Thousands of girls go missing every time they get out of school, and no I’m not talking about kidnapping or marriages. They don’t disappear from their lives, they disappear from cricket. Today you and I are going to do a little detective work and find out where these girls go.
Let’s start from the beginning: At school girls practice, play and defeat boys ample of times. Yet, we see men piling on like sheep in the cricket industry after school whereas the women cricket’s line is comparatively barren. Even if we take the “men are biologically stronger” theories it still doesn’t justify the significant disparity between men and women cricket players, especially in India.
These women are not missing, they’re buried under deadlines and 9-5 jobs, they’re hidden under the societal pressure to be feminine and to get married, and they are veiled by their children and families. But its 2017, women don’t have to stay at home. Why do any other job than the one you spend your childhood preparing for?
The answer is simple; in fact it’s pretty practical. Drum roll please, while players like yours truly Virat Kohli and M.S Dhoni earn about 2 crores per annum, A-list women players like Mithali Raj get around 15 lakhs. And this wage disparity isn’t hidden, it’s clearly stated in the BCCI website. Although, due props have to be given to BCCI for improving upon the past conditions of no fixed contracts, low pay of 3 lakhs and economy class tickets while travelling for matches, there’s still a long way to go in women cricket. And it’s just not women cricket. Women are almost always paid less than men, that too for the same sport!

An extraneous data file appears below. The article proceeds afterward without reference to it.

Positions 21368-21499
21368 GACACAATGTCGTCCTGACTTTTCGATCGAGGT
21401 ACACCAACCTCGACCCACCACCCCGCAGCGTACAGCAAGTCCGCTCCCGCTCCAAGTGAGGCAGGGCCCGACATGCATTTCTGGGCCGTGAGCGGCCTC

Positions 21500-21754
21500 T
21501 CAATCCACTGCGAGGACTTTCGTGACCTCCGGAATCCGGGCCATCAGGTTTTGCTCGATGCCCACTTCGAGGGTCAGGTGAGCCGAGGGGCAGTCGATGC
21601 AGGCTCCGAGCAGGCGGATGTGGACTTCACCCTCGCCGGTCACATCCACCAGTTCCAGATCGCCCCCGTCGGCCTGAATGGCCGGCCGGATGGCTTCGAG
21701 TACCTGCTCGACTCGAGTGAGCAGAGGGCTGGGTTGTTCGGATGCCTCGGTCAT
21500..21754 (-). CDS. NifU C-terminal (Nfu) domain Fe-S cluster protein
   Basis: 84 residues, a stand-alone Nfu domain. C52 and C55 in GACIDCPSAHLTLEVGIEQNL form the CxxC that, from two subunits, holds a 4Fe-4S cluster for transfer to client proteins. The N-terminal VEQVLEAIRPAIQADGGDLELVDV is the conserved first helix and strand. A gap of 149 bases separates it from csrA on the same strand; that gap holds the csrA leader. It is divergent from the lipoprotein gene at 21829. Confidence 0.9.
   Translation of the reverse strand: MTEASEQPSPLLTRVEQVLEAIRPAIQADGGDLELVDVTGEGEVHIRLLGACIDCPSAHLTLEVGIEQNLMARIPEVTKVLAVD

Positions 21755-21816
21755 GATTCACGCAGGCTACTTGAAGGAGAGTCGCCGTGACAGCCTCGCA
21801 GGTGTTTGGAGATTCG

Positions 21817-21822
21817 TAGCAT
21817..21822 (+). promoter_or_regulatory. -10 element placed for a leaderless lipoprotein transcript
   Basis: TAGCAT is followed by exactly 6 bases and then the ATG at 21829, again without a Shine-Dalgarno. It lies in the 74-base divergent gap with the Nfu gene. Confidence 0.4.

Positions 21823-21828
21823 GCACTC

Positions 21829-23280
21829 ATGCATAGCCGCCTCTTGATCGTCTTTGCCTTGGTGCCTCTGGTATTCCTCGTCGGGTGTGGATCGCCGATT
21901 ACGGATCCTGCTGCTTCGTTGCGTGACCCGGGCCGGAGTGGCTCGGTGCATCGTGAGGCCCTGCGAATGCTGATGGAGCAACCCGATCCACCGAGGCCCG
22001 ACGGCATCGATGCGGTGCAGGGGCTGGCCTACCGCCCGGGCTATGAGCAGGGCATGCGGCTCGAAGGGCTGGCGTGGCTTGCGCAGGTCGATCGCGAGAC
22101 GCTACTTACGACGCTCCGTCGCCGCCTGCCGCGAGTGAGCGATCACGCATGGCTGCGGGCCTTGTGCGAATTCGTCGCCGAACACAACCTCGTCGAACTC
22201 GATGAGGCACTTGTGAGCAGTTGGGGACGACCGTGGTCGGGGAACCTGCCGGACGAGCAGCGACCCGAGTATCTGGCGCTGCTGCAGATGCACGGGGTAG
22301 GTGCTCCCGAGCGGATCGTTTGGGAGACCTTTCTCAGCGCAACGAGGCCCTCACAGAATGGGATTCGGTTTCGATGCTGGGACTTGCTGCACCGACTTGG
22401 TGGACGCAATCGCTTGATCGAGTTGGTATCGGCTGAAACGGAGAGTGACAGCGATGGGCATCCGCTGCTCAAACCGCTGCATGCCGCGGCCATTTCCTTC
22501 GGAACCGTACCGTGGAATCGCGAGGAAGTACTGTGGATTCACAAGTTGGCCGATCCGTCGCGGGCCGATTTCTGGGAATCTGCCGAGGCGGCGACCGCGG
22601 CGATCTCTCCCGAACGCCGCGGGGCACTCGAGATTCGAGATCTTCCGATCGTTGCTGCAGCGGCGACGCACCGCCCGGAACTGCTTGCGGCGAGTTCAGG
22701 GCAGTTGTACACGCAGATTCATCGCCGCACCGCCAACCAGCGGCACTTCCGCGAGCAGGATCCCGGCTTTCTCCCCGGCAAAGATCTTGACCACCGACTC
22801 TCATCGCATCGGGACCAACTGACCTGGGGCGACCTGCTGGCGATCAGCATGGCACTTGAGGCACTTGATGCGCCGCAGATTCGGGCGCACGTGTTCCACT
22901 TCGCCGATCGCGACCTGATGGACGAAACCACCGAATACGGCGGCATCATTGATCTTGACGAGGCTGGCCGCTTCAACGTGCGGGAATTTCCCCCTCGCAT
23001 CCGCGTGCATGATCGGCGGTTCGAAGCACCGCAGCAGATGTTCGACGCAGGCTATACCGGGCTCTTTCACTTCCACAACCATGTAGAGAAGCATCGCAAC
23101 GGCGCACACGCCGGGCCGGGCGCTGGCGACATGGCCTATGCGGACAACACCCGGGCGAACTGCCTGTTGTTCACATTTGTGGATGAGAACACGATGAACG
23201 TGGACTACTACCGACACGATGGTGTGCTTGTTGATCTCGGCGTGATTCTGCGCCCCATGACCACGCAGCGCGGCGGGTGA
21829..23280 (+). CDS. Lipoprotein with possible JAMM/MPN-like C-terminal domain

With a pay that low, it is understandable why women prefer comfortable and secure jobs to sustain themselves. While movies and reports show the domestic problems of women in the sports industry, the main hurdle is one that no one can overcome. You spend all your lives re-defining society and going against gender norms only to be rewarded significantly less than your male counterparts. I can’t end this by putting the entirety of the blame on BCCI because the murderers are us. Yes, we the unsuspecting, innocent viewers are why these women are paid less. How’s that for a plot twist. We have glorified male cricket to such an extent that it’s become a festival. The stadiums are over-filled and the players are worshipped. On the other hand women’s cricket has just got noticed by the majority of the population. Unless and until we are as hyped about women’s cricket as we are about men’s there’s not much BCCI can do about their pay. So go on! Watch the matches, create fan pages, and shift those Kohli posters aside to create space for the women in blue. Every game needs their fans more than they need wins. It’s time we start appreciating these women. Case closed.